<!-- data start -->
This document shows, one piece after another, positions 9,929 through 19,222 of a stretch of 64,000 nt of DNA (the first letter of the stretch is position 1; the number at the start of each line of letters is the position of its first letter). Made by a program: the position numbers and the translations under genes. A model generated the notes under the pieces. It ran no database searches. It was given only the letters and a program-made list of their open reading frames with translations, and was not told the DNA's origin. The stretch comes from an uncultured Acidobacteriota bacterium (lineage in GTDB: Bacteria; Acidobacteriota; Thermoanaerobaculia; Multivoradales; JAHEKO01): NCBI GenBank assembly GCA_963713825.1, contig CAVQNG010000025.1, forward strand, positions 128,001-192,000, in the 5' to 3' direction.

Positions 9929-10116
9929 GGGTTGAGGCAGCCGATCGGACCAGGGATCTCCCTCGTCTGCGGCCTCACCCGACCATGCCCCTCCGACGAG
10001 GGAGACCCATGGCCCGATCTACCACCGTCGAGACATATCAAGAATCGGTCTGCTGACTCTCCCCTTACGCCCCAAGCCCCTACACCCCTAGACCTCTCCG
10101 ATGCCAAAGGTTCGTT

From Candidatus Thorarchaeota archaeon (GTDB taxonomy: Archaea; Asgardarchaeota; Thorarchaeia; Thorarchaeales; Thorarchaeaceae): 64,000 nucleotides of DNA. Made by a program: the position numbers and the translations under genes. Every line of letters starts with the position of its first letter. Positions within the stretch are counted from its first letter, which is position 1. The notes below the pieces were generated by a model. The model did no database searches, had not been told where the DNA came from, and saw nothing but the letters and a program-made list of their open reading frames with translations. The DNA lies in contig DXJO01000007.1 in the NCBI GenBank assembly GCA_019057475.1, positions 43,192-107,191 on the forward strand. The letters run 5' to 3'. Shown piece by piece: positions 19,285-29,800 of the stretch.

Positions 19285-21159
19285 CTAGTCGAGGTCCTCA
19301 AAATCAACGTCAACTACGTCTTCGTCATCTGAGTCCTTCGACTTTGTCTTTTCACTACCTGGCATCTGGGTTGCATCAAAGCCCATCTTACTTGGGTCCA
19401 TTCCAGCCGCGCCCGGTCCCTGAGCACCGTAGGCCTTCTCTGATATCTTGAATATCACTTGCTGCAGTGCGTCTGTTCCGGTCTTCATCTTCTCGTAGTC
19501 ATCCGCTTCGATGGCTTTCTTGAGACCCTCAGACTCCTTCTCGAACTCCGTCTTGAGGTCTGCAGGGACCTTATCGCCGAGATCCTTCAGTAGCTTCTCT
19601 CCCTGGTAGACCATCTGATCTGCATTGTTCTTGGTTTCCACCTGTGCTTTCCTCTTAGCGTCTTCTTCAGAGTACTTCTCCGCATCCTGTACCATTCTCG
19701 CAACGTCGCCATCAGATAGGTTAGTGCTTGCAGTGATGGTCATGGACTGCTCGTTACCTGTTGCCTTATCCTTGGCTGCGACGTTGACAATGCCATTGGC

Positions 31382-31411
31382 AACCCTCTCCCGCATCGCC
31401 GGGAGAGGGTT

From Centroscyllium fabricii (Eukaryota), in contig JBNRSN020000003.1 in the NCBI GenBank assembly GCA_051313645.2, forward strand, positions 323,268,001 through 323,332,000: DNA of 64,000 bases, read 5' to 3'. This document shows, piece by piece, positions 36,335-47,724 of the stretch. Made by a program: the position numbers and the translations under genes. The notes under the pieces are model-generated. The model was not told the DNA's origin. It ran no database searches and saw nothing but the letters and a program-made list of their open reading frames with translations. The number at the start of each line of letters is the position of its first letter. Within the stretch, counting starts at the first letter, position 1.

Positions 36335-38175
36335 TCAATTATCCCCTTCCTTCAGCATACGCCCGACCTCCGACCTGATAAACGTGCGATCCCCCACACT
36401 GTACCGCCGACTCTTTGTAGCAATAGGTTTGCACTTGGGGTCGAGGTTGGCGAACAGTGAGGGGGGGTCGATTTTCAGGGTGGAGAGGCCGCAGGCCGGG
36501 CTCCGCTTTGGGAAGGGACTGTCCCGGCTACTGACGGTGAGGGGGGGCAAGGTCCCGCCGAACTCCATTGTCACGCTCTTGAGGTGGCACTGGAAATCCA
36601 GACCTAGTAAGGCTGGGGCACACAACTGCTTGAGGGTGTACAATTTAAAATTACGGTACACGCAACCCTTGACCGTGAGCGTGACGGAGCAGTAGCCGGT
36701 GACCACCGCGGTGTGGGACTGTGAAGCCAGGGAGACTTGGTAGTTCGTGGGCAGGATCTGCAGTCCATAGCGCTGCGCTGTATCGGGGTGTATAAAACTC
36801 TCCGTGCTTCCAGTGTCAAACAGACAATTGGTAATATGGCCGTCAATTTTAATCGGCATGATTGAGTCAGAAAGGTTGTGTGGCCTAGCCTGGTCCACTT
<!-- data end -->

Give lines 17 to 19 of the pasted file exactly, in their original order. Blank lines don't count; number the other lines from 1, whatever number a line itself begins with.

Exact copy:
From Centroscyllium fabricii (Eukaryota), in contig JBNRSN020000003.1 in the NCBI GenBank assembly GCA_051313645.2, forward strand, positions 323,268,001 through 323,332,000: DNA of 64,000 bases, read 5' to 3'. This document shows, piece by piece, positions 36,335-47,724 of the stretch. Made by a program: the position numbers and the translations under genes. The notes under the pieces are model-generated. The model was not told the DNA's origin. It ran no database searches and saw nothing but the letters and a program-made list of their open reading frames with translations. The number at the start of each line of letters is the position of its first letter. Within the stretch, counting starts at the first letter, position 1.

Positions 36335-38175
36335 TCAATTATCCCCTTCCTTCAGCATACGCCCGACCTCCGACCTGATAAACGTGCGATCCCCCACACT